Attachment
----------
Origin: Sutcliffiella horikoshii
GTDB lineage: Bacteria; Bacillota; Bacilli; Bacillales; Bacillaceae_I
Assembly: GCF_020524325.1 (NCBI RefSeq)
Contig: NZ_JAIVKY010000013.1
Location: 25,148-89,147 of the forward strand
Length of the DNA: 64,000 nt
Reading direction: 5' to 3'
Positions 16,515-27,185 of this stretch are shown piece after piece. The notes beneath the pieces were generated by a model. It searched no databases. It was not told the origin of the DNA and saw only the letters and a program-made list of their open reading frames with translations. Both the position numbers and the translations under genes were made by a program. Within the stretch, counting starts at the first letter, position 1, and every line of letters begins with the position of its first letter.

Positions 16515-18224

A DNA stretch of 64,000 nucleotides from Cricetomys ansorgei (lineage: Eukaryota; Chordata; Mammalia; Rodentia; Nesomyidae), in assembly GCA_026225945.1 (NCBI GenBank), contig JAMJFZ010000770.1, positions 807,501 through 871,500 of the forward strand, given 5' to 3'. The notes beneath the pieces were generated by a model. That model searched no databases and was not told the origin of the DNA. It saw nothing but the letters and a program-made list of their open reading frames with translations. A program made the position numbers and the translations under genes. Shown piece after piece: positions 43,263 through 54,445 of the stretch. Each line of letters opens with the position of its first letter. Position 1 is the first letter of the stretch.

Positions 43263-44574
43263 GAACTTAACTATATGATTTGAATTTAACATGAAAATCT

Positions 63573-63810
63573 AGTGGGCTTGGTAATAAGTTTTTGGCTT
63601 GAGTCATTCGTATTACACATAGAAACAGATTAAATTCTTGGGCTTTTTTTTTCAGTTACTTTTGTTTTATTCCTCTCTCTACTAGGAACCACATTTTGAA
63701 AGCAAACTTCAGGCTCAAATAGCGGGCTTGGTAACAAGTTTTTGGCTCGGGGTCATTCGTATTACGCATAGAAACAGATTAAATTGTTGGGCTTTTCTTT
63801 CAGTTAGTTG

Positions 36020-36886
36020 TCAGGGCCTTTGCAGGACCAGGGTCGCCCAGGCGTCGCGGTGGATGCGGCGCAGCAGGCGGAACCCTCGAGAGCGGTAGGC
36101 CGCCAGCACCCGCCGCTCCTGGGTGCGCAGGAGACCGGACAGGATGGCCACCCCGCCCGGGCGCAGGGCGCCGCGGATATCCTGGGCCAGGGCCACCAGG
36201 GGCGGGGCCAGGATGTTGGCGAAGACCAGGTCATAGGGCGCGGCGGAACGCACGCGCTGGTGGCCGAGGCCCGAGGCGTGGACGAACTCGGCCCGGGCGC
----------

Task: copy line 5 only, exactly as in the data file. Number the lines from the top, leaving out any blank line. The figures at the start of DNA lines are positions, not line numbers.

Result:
Location: 25,148-89,147 of the forward strand